I’m strictly dedicated to only reading novels involving romance that mentally destroy me (looking at you, “Giovanni’s Room”), but “The Flatshare” is such an endearing novel that it gained admission into my heart. “The Flatshare” follows Tiffy, a DIY crafts editor, and Leon, a hospice nurse working the night shift, who end up sharing an apartment without ever meeting each other (at least for a quarter of the novel, obviously!). Beth O’Leary uses a quirky set-up for the eventual romance between Tiffy and Leon but recognizes how unrealistic and ridiculous it is, which made me so willing to keep following the story. While it is a lighthearted read, the characters are grounded in reality as they grapple with their past relationships and attempt to provide for themselves and their families. “The Flatshare” is saccharinely sweet slow-burn and I recommend it to anyone looking for a novel that delivers a classic yet realistic love story.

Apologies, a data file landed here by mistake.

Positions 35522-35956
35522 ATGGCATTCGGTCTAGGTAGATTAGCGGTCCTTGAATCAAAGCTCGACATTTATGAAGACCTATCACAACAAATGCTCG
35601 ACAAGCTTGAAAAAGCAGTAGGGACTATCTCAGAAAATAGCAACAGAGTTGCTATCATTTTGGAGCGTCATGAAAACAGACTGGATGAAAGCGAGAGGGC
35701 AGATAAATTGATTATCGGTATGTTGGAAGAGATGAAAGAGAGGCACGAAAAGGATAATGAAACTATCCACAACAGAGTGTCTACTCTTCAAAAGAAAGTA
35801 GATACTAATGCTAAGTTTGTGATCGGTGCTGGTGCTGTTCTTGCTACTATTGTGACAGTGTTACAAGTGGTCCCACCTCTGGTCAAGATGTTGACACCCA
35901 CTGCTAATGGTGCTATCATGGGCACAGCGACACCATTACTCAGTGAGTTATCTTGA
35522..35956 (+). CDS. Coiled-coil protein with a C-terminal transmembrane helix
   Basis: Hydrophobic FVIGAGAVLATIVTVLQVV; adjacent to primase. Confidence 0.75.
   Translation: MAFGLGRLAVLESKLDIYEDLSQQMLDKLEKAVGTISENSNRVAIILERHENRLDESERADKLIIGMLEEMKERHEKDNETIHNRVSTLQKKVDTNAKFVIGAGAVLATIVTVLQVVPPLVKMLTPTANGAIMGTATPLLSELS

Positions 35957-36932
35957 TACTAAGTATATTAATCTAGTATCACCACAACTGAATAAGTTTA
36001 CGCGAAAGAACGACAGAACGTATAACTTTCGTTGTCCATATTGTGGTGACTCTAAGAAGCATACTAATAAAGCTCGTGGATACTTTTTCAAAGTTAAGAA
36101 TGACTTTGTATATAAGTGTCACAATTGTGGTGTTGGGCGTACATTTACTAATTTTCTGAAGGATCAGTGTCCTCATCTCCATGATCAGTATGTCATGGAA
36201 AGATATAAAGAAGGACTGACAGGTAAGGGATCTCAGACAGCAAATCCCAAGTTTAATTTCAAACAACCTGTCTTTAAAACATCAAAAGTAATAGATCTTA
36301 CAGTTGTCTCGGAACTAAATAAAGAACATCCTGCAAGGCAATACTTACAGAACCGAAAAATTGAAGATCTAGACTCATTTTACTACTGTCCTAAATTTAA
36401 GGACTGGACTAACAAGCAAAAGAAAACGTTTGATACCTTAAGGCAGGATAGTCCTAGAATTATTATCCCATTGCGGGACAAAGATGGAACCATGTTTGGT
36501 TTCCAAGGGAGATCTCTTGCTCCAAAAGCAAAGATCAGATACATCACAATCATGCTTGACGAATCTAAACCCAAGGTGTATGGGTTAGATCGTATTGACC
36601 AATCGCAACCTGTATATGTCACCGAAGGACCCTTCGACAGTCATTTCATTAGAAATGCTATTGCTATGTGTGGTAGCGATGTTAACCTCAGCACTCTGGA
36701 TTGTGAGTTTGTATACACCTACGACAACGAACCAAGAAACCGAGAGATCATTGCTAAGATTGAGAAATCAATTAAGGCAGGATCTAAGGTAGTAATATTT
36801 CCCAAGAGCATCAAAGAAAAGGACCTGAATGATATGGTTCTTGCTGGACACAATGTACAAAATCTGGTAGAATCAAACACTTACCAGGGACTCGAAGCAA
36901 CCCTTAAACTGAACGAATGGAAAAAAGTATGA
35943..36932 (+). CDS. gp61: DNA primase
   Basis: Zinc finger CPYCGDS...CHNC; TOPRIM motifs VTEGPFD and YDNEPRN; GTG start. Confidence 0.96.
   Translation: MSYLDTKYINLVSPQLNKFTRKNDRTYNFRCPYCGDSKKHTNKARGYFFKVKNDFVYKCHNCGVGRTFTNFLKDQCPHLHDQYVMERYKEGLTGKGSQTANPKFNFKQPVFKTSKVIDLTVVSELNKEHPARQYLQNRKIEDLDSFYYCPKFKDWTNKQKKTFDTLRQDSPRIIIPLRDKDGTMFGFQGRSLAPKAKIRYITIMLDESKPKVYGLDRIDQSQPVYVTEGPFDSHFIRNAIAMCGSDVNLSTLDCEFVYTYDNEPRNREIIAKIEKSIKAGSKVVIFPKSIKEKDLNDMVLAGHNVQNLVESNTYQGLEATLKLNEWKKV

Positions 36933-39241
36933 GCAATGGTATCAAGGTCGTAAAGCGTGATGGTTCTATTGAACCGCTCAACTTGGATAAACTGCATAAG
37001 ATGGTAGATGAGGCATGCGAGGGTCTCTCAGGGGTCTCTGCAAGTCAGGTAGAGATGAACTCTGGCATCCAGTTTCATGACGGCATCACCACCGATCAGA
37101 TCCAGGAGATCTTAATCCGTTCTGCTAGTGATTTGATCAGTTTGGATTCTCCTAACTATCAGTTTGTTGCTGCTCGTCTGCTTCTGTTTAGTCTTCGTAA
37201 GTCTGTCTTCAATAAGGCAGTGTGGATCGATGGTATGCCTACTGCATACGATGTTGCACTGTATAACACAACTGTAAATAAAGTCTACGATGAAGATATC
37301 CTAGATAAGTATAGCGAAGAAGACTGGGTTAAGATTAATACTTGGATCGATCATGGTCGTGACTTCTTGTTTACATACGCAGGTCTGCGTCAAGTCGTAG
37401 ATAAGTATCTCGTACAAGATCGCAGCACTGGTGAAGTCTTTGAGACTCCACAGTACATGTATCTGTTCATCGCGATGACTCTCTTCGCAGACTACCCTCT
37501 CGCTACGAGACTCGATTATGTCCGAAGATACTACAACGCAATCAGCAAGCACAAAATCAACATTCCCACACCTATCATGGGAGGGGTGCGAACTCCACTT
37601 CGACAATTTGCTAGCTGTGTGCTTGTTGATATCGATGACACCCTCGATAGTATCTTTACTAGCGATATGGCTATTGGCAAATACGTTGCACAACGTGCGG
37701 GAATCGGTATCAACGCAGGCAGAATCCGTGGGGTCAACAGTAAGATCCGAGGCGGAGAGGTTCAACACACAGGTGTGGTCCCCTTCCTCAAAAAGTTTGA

Gia Sparacino, Secretary  – “Twilight” by Stephenie Meyer